BleachStrawberry and the Soul Reapers: Ichigo Kurosaki has always been able to see ghosts, but this ability doesn’t change his life nearly as much as his close encounter with Rukia Kuchiki, a Soul Reaper and member of the mysterious Soul Society. While fighting a Hollow, an evil spirit that preys on humans who display psychic energy, Rukia attempts to lend Ichigo some of her powers so that he can save his family; but much to her surprise, Ichigo absorbs every last drop of her energy. Now a full-fledged Soul Reaper himself, Ichigo quickly learns that the world he inhabits is one full of dangerous spirits and, along with Rukia – who is slowly regaining her powers – it’s Ichigo’s job to protect the innocent from Hollows and help the spirits themselves find peace.

If Naruto is currently leading the pack in terms of anime popularity, then Bleach must surely be placed squarely in second place. Almost as famous as it ninja rival, Bleach tells the story of on Ichigo Kurosaki, a hard-headed, stubborn brawler with the heart of gold and a desire to do the right thing. Plus, the ability to see spirits comes in pretty handy when he becomes inadvertently sucked into the world of the Soul Reapers or Shinigamis, beings responsible for maintaining the order in the spirit world.

Bleach was first serialized in 2001 and volume 1 introduces us to our orange haired protagonist and his head-on collision with the Soul Society, more specifically with that of Soul Reaper Rukia Kuchiki as she enters our world to combat a Hollow that has made its vile appearance in our plain of existence, specifically targeting a close friend of Ichigo. It wraps up this first tale before teasing us with the beginnings of a second, leaving us panting for more in anticipation of the second volume.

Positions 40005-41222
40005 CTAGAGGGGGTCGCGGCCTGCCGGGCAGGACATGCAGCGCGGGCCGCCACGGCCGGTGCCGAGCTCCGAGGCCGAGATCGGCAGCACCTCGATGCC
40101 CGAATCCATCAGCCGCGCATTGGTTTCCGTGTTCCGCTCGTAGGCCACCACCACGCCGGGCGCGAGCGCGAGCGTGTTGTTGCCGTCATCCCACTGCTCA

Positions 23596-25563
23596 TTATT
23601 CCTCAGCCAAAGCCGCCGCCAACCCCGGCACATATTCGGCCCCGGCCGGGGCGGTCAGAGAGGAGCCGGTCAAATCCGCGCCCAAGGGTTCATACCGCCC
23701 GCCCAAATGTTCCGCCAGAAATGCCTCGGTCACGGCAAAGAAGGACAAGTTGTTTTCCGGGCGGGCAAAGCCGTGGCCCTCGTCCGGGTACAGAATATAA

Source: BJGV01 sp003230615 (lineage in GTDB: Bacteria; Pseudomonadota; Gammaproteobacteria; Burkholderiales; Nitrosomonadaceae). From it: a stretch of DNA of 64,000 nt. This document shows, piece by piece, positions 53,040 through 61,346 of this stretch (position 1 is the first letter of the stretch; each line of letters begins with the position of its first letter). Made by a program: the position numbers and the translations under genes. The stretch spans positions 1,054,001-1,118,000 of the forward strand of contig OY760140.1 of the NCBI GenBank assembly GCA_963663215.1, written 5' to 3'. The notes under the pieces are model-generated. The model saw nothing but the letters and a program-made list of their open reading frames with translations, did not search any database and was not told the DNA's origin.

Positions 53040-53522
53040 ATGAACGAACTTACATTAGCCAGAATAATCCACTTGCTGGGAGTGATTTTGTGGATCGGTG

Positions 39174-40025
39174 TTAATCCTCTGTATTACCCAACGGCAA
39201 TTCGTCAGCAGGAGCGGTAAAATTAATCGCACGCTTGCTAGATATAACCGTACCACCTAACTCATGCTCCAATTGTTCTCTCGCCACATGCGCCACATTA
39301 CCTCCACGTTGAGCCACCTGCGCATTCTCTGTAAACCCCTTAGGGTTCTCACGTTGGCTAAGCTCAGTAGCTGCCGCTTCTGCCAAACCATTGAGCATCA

Tite Kubo is both the writer and artist on this title, and as Bleach is primarily a Shonen story, his writing follows this well established sort of story pattern. That said, Bleach’s unique setting, unique monsters and badass attitude makes for an intriguing read and the heavy doses of action sequences are enough to get any boy’s blood pumping. The story tends to lean to the dramatic side of things, but this is tempered with lots of humour, particularly in the form of the interactions that take place between Ichigo and his dad and Ichigo and Rukia.

The writing isn’t going to win any awards for drama, intrigue or depth, but there are enough emotions, humour and action flowing through it to make it an instant hit.

On the artistic side of things, Kubo certainly isn’t an artist with the cleanest of lines, and sometimes his heads and facial expressions don’t seem to come out quite right, but he does have a flair for style and design, evident in the numerous action shots and monsters he crams into the pages.

His drawings are sometimes simple but extremely expressive which makes it easy to pick up on the various emotions and tones of the book and indeed, makes for a thoroughly enjoyable and immersive read. Just note that he does seem to take quite a few shortcuts when it comes to backgrounds, so don’t expect too much on that front.

Overall Bleach is a thoroughly enjoyable, funny and action-packed adventure that will excite any teenage boy (or young at heart adult) and certainly should not be missed. Its popularity speaks for itself – Bleach is simply something you can’t miss out on!

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